This feels strange to blog about during the shallow-in-comparison posts of our trip to Florida, but I can't help but write about it.
Today when I read my New York Times online as I do daily, I read the news about the 15-year-old student who was killed on February 12 in Oxnard, California. Lawrence King had recently identified himself in school as gay and had begun wearing makeup, nail polish, and high heels to school. A 14-year-old classmate, Brandon McInerny, walked into his science class and shot him in the head.
We saw and read just a bit of news while we were in Florida (mostly via USA Today), so perhaps that's why we missed it. The news might have been overshadowed by the college shooting a few days later, but I still marvel at the lack of press coverage I have seen.
This was not Matthew Shepard country--this was close to Malibu, California, in a liberal community. Two days later, McInerny was charged with premeditated murder, firearm use, and a hate crime.
It's been 10 years since Matthew Shepard was killed in 1998. The Wyoming House of Representatives has not yet been able to pass hate crimes legislation, and although there is a federal hate crimes bill in the U.S. Congress, it still has not passed. However, legislation will punish these crimes, but not necessarily prevent them from occurring in the first place.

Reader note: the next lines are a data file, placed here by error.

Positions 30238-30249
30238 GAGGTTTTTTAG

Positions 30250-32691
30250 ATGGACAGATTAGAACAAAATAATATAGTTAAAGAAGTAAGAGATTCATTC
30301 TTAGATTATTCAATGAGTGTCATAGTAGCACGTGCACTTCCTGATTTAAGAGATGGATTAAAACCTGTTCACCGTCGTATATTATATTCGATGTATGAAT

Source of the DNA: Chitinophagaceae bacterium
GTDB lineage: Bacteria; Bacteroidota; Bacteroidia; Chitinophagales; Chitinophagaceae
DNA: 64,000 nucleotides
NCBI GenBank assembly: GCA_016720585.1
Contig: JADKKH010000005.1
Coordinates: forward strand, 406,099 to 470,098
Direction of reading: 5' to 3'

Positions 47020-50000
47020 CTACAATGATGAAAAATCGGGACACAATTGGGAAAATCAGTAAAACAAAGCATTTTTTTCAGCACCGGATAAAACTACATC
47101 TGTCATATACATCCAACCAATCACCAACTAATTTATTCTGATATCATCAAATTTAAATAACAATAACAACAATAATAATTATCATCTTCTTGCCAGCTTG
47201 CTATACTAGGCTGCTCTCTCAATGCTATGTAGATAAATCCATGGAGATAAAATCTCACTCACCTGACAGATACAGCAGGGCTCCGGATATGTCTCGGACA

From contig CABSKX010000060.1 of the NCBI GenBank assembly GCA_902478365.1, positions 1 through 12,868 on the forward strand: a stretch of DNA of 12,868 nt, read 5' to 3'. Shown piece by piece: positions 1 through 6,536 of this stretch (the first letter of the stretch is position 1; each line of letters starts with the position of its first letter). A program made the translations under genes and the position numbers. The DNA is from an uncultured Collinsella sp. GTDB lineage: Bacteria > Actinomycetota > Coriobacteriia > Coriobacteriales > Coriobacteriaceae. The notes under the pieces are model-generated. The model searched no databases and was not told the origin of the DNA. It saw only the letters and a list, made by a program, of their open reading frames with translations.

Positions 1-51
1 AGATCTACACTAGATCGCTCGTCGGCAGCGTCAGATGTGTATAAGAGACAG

According to this article in The Santa Barbara Independent about the importance of teaching tolerance and acceptance in the schools, 97 percent of all youth report hearing anti-gay remarks in public schools. I was chagrined to read in a recent book, which I loved in every other way (Eat, Pray, Love) the otherwise very progressive author and an Indonesian friend speak in ghetto slang with each other, hurling various insults about each others' mothers, and also calling each other "homo" in the same way others might use the word "ho" (which I also abhor). How much does the easy acceptance of these insults in our schools contribute to the climate of hate that leads to these types of assaults and killings? Children often learn hate from their parents, so I also question what this young man learned at home.
The good news about this tragedy is that the Oxnard community came together united to protest this tragic death and to call for an environment of acceptance and support. Since his murder, there have been 30 candlelight vigils around the country in his honor. It just seems that I should have heard about this before now, 11 days after the fact. It troubles me deeply that I'm not hearing more people or press outlets talk about it.